Micro-drum — A micro-drum is a microscopic mechanical drum. It has been reported that physicists at the National Institute of Standards and Technology (NIST) have ‘entangled’ a microscopic mechanical drum with electrical signals confirming that it could be used as a quantum memory. NIST’s achievement also marks the first-ever entanglement of a macroscopic oscillator which expands the range of practical uses of the drum.
Quantum Contextuality — Quantum contextuality is a phenomenon necessary for the “magic” behind universal quantum computation. Physicists have long known that measuring things at the quantum level establishes a state that didn’t exist before the measurement. In other words, what you measure necessarily depends on how you carried out the observation – it depends on the ‘context’ of the experiment. Scientists at the Perimeter Institute for Theoretical Physics have discovered that this context is the key to unlocking the potential power of quantum computation.
Quantum Logic Gates — In quantum computing and specifically the quantum circuit model of computation, a quantum gate (or quantum logic gate) is a basic quantum circuit operating on a small number of qubits. They are the building blocks of quantum circuits, like classical logic gates are for conventional digital circuits. Quantum logic gates are represented by unitary matrices. The most common quantum gates operate on spaces of one or two qubits, just like the common classical logic gates operate on one or two bits. This means that as matrices, quantum gates can be described by 2 × 2 or 4 × 4 unitary matrices. Quantum gates are usually represented as matrices. A gate which acts on k qubits is represented by a 2k x 2k unitary matrix. The number of qubits in the input and output of the gate have to be equal.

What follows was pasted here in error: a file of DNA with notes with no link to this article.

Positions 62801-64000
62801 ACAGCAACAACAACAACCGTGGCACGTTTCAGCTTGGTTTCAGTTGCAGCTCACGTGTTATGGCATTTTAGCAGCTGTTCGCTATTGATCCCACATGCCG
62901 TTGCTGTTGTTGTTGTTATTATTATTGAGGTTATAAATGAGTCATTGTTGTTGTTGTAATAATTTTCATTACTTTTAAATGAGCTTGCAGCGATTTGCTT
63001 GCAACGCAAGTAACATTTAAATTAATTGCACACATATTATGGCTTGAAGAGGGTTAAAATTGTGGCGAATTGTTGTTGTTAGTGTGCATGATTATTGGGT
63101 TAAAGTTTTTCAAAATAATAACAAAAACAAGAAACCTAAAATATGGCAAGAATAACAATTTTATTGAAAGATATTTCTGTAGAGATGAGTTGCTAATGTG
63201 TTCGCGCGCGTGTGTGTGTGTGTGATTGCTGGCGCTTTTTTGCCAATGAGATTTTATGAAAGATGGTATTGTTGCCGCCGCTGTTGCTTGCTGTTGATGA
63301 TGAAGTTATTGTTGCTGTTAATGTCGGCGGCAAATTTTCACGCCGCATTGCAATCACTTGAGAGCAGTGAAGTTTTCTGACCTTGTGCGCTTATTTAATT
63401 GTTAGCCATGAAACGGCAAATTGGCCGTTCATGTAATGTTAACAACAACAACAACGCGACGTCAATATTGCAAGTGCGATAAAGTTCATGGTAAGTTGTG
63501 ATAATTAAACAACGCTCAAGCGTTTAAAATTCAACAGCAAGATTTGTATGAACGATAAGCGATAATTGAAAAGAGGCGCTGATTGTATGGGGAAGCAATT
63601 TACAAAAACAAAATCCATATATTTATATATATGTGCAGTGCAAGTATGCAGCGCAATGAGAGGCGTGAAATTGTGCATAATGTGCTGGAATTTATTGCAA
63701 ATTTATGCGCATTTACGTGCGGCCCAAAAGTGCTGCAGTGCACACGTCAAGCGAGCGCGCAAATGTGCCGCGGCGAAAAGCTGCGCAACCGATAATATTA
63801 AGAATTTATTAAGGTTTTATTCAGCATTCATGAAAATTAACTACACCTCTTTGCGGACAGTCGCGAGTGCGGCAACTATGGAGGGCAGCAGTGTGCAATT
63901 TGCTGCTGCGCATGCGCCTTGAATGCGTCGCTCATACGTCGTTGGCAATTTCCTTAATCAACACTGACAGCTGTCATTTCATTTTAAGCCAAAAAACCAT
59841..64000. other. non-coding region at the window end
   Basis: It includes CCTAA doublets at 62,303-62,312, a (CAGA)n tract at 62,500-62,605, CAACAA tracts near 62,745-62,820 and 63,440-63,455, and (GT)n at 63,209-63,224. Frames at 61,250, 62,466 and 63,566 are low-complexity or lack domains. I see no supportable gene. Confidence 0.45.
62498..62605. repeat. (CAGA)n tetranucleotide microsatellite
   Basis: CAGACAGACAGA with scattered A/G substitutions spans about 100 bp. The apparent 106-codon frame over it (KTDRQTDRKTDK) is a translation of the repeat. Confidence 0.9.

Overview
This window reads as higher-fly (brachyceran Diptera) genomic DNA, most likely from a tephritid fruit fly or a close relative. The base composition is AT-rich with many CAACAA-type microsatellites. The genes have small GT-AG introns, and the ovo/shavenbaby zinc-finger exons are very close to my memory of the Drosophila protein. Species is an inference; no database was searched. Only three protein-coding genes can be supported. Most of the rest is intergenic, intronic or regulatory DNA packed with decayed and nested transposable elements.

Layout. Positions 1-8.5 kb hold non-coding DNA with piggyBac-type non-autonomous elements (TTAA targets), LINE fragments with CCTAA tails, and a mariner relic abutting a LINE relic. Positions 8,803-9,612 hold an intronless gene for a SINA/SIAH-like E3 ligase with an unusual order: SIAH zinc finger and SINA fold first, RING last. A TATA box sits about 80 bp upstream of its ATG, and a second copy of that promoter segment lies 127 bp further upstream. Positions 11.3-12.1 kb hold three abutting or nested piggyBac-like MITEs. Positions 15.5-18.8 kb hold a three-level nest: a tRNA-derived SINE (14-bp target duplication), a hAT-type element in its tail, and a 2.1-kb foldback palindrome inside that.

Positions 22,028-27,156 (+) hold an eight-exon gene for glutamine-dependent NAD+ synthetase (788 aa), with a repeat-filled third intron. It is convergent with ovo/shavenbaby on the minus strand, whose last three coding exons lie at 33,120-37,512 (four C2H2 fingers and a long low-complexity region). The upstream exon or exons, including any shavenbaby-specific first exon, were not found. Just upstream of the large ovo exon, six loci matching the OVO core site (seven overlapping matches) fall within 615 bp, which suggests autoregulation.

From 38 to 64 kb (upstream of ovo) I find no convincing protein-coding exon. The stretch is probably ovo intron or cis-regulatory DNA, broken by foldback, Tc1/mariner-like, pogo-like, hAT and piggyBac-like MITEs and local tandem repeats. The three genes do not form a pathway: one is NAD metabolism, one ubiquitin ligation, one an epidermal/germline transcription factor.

Quantum Memory State — Quantum Memory State is the state in which qubits much sustain themselves in order to be of value in quantum computing. To date, these states have proved extremely fragile because the least bit of interference at the quantum level can destroy them. For this reason, most experiments with qubits require particles to be cooled to near absolute zero as well as heavy shielding.
Quantum Register — A collection of n qubits is called a quantum register of size n.